It was a losing battle.

Soon my wife and I were experiencing some serious health issues. She had 2 strokes in the last 3 years, and 2 TIA’s. I had one stroke in 2010, and have had at least 2 TIA’s. My osteoarthritis has blossomed into Rheumatoid Arthritis; my wife has developed serious digestive problems, severe esophageal erosion, erosion of her stomach lining and throat, and Celiac Disease. Our skin was always itching, and athlete’s foot was incurable. We would both wake up choking in our sleep and what sleep we did get was not restful. I would experience flu-like symptoms for no reason and her sinuses were always infected. We noticed that when we were away from the house for a long day trip, we felt better.

Recently my wife was hospitalized for her digestive issues. She was in the hospital for 5 days, and I never left her side, staying with her night and day except when I went home to feed the dogs. When I spent more than 15 or 20 minutes in the house, I began to itch, my eyes would burn and I had dryness in my throat that caused me to cough for an hour after I left. When I got back to the hospital, I began to research mold infestation on my laptop. It was incredibly amazing what I had discovered, more information than what I had previously found out.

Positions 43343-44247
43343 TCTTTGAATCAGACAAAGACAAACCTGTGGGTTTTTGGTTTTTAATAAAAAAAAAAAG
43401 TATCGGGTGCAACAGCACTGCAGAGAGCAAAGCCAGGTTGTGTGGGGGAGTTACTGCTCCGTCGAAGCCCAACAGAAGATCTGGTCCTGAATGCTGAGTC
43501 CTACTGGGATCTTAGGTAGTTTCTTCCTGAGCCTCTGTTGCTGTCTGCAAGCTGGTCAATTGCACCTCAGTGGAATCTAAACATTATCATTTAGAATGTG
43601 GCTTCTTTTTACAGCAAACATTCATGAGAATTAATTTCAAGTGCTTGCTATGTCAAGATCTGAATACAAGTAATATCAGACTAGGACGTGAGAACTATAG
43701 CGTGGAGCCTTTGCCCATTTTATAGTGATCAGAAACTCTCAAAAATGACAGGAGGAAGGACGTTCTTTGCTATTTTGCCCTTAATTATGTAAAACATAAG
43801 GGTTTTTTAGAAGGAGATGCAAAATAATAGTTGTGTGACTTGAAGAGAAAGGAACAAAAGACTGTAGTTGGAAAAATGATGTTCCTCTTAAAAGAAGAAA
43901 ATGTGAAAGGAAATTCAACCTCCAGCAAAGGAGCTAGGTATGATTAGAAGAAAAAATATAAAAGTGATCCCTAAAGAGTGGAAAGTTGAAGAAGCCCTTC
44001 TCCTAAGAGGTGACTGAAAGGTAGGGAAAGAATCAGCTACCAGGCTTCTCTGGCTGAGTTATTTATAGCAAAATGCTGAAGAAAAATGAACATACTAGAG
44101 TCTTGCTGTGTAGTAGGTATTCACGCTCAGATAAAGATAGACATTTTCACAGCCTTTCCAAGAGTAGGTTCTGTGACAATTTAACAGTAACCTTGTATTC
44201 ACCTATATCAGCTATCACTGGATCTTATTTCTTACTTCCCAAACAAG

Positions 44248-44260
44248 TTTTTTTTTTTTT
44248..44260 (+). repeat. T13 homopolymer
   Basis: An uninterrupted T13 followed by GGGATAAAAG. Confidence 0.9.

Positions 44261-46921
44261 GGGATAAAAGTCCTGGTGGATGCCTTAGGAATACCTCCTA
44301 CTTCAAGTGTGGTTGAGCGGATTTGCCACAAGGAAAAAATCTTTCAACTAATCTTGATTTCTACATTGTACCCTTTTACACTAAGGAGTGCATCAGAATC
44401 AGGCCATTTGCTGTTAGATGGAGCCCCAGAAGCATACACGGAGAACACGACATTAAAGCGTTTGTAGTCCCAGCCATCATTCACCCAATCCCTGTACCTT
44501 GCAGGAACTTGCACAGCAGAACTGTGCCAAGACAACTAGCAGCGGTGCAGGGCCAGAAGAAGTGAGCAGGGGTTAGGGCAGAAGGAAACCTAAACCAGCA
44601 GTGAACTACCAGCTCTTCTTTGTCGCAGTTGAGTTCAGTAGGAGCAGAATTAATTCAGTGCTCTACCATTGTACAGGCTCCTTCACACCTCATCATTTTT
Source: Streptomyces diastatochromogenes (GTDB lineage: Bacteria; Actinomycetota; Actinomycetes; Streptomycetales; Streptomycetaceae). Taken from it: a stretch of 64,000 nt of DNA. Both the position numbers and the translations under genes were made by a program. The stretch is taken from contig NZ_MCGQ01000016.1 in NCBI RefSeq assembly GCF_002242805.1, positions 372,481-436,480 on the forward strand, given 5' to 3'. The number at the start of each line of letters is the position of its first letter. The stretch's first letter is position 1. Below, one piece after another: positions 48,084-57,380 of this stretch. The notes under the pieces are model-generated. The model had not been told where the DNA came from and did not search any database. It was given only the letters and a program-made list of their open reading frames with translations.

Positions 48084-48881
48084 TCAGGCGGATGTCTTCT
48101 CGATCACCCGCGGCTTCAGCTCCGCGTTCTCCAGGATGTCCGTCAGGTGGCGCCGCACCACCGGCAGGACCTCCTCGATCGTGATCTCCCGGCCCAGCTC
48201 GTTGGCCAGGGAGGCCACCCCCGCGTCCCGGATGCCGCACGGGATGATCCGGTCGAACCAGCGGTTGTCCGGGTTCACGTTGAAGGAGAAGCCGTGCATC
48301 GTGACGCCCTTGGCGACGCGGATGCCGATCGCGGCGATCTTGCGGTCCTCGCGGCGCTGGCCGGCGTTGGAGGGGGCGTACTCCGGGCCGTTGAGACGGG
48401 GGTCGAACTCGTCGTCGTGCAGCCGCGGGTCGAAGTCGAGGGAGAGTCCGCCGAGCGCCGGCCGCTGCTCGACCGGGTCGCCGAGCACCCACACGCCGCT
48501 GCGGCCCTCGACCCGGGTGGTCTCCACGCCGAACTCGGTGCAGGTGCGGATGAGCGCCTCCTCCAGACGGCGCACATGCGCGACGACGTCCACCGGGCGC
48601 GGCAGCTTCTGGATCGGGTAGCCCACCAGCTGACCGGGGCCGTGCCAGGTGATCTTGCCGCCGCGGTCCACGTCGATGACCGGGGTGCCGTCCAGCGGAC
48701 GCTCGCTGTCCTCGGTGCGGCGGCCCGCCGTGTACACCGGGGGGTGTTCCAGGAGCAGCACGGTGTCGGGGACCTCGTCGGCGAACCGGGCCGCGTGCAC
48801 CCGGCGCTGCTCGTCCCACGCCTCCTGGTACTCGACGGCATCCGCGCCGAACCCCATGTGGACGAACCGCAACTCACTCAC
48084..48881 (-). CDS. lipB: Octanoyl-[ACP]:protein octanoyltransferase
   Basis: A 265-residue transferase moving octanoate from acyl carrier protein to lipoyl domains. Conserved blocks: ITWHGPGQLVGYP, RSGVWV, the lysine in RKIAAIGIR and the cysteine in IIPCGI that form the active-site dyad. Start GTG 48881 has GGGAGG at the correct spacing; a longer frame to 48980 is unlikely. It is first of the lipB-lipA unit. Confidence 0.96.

All of the problems that we were having, the strokes, the itching, and the gastric upsets…they were all a direct result of long-term mold poisoning. I had the doctors check my wife for high Mycotoxin levels. They were resistant at first (they tried to say it was “anxiety”), but after complaining to the administrator, the tests were done and they proved conclusively that her problems were a direct result of mold poisoning.